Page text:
Longer-term loans could reduce farm cashflow costs

Farmers should consider whether flexible or long-term loans might be a better way of managing their cashflow during volatile times than a traditional overdraft.

Robert Taylor at CKD Galbraith said increasingly volatile markets may mean farming businesses that are highly seasonal or have long profit cycles will need to think differently about managing their cashflow in the future.

“This greater level of volatility in agricultural markets is going to be normal,” he said.

See also: Ideas for raising farm cash in difficult times

Loan example

£250,000 borrowed at a notional 4.5% interest rate on a 20-year annuity would mean a representative monthly repayment of £1,582. As a 30-year annuity it would represent a repayment of £1,267/month; and on an interest-only basis, £938/month.

Source: CKD Galbraith

“So farm businesses whose profits come in on a seasonal, annual or even longer-term basis are facing a greater risk of hitting markets at sub-optimal times.

“While better market highs could well balance out profits in the longer term, some businesses may end up waiting two or three business cycles to see returns come through.”

Mr Taylor said such businesses would end up funding increasing amounts of their working capital through 12-month annual overdrafts, which could not provide the certainty and buffer needed.

“Instead, shorter-term cashflow needs would be better covered via a flexible loan spanning several years than an annual overdraft, which could find markets largely unrecovered in a 12-month period,” he said.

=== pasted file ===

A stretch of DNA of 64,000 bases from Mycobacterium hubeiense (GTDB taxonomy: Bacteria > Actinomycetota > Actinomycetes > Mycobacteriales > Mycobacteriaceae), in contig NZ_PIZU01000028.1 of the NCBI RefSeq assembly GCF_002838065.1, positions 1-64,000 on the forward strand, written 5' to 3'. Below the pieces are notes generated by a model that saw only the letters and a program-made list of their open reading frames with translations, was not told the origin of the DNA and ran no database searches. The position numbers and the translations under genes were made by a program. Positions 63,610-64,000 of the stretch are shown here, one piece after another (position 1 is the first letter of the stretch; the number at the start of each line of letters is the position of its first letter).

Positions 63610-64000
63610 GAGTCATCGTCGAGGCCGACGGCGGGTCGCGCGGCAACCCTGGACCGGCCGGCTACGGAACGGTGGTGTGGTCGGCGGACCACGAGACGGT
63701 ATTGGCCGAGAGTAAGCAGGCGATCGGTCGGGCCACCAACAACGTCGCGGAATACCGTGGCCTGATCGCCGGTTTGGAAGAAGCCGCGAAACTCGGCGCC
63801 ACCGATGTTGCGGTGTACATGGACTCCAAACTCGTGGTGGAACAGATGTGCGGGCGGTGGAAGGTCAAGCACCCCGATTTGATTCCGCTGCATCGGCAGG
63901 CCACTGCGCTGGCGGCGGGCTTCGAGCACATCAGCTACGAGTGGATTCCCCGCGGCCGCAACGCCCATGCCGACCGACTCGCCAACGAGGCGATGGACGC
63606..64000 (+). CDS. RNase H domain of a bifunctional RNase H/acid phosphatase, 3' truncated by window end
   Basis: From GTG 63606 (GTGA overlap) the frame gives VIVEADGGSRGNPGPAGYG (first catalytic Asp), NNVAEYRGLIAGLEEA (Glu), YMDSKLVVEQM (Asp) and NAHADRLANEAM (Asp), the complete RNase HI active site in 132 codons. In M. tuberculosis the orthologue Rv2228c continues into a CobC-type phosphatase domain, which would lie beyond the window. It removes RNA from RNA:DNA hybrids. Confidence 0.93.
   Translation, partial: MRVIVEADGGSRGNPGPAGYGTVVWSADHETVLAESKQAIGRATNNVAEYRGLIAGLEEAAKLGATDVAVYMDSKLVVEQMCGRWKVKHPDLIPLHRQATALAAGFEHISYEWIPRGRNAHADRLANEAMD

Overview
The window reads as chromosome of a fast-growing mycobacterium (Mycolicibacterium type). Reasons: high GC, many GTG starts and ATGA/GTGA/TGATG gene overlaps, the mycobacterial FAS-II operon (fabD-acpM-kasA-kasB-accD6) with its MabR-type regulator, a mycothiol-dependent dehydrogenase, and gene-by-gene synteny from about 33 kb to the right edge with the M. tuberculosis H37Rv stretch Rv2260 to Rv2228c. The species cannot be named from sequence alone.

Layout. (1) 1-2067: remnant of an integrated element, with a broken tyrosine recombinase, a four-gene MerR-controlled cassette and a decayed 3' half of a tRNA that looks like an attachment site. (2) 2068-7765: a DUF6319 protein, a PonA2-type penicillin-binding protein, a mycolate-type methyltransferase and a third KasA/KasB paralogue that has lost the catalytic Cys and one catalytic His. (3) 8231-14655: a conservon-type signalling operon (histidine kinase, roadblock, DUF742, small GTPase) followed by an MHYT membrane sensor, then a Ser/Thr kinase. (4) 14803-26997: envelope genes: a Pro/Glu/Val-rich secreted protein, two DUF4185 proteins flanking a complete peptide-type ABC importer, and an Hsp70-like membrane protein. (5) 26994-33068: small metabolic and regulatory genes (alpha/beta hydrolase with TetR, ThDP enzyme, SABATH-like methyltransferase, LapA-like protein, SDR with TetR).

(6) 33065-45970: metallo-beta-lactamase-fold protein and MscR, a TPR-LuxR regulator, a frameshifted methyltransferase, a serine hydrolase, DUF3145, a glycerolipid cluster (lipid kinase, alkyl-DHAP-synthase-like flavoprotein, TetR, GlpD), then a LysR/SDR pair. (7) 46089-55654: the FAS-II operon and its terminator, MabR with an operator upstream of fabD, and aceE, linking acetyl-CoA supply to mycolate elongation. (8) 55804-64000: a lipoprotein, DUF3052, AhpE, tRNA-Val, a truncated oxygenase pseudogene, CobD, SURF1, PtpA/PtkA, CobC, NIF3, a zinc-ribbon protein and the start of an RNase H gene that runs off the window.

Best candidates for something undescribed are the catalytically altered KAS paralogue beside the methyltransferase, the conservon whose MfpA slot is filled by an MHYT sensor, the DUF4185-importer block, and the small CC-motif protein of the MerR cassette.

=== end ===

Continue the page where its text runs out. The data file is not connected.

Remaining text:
It was important to talk through the options with an independent financial adviser before making any decisions, he said. But another measure to ease cashflow pressure could be to take out longer-term or interest-only loans.

“We find our clients can be inclined to pay off term loan borrowing as quickly as possible. But at current interest rates, taking a longer-term loan with lower monthly charges could be a very practical step to take to reduce the cashflow cost. Equally, a number of lenders offer interest-only loans where you pay back the capital when funds allow.

“So borrowing £250,000 over 30 years rather than 20, or even borrowing on an interest-only basis would keep monthly repayments low – especially with the rates you can fix now. In difficult times, like now, this means you are putting your business cashflow – and yourself – under less pressure.”

The advice echoes warning from consultants Brown and Co, which has predicted that arable farmers are facing a tough eighteen months in terms of cashflow.

Forecasts for its model arable 386ha farm, published earlier this year, suggested poor market prices would see it breach its £300,000 overdraft limit, which it said might be worth securing with a long-term loan.

This could be fixed at about 4% for 25 years, depending on existing gearing, which would probably be slightly higher than the overdraft rate, but would reduce risk.


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